In a nutshell, this article in today’s New Hampshire Union Leader (New Hampshire’s largest daily paper) contains a good summary of the general rule for justifiable application of deadly force. It also shows that some states use good sense when both writing and enforcing their laws:
Sep 23, 6:37 PM EDT
Rochester man who shot home intruder won’t face charges
CONCORD, N.H. (AP) – A Rochester man who fatally shot a home intruder was justified in using deadly force and won’t face criminal charges, the attorney general’s office said on Friday.
Geoffrey Hamann, 28, killed Bryan Gaedtke, 21, with a single shot to the chest early on the morning of Sept. 15. Gaedtke - naked, climbing the roof of the Hamann house and holding a tube of lubricant - had tried to break into other houses and ignored repeated warnings from Hamann to leave when the shooting happened, authorities said.
Police believe Gaedtke had been drinking and may have used drugs that night.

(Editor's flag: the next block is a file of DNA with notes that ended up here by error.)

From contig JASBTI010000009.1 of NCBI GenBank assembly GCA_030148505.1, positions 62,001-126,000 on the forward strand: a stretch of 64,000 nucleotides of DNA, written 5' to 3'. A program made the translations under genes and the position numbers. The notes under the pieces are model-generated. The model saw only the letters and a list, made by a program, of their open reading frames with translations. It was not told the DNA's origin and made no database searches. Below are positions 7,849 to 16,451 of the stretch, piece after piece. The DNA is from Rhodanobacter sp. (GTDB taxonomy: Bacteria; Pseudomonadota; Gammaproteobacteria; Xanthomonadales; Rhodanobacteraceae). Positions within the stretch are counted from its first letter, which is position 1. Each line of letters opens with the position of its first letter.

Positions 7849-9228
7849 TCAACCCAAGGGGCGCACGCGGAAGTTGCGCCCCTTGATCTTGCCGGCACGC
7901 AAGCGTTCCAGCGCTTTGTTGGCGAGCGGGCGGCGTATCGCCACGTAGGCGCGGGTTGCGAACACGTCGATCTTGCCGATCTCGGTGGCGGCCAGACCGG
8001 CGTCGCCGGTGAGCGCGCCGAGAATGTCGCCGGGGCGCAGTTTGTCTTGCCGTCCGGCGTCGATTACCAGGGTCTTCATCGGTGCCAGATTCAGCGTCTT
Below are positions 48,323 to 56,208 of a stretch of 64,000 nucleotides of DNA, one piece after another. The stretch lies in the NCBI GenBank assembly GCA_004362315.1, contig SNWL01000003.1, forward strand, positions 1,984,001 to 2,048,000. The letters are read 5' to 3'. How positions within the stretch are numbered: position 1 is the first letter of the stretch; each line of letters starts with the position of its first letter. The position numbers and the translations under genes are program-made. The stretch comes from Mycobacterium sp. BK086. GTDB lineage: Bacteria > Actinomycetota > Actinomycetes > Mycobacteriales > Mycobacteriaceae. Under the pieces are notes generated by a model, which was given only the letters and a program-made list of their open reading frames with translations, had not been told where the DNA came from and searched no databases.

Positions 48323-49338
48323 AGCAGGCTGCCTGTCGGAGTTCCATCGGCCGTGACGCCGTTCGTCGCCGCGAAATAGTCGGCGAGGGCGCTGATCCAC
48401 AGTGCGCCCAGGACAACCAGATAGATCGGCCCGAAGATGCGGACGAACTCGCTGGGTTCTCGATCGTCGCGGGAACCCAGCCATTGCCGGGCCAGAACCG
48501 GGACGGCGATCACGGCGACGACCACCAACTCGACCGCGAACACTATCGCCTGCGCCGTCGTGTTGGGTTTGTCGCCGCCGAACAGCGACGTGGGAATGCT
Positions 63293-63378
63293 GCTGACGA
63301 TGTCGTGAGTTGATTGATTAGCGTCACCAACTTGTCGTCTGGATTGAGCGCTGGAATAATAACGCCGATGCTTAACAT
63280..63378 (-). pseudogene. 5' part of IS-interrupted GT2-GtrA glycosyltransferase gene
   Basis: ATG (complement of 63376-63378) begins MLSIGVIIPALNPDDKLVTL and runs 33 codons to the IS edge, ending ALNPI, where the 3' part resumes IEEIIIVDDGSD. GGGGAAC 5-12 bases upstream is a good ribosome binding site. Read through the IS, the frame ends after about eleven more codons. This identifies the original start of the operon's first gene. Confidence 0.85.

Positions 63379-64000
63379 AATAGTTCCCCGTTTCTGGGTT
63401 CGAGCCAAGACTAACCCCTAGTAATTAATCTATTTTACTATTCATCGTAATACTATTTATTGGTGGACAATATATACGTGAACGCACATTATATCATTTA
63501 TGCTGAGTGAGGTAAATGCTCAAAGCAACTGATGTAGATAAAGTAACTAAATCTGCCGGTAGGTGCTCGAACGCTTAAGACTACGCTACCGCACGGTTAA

Hamann first spotted a man on his property around 1:45 a.m. and shouted at him to leave. When he was ignored, Hamann flashed an unloaded gun. But the intruder kept climbing, shouting, “I’m coming in to get you,” according to the attorney general.
Hamann then loaded his gun and went downstairs to check on his five-year-old child. His wife, Jocelynn, had already gone to be with their 1-year-old.
When Hamann came back upstairs, he found Gaedtke in the hallway, headed toward the 1-year-old’s bedroom.
“Mr. Hamann could see that his wife and child were still in the bedroom and so he was scared for his family,” according the attorney general. Hamann then fired his gun once, killing Gaedtke.
Authorities concluded from their investigation that Hamann reasonably feared the intruder would harm him and his family. The two did not know each other, police said.
Gaedtke had had brushes with the law, including charges in Durham District Court for simple assault, criminal trespassing, criminal mischief and operating after suspension. He had his license revoked in 2003 for driving while intoxicated.
According to state law, a person can use deadly force when he reasonably believes another person is about to use deadly force against him. The law says a person must retreat from an encounter involving deadly force unless he is confronted within his own home or property.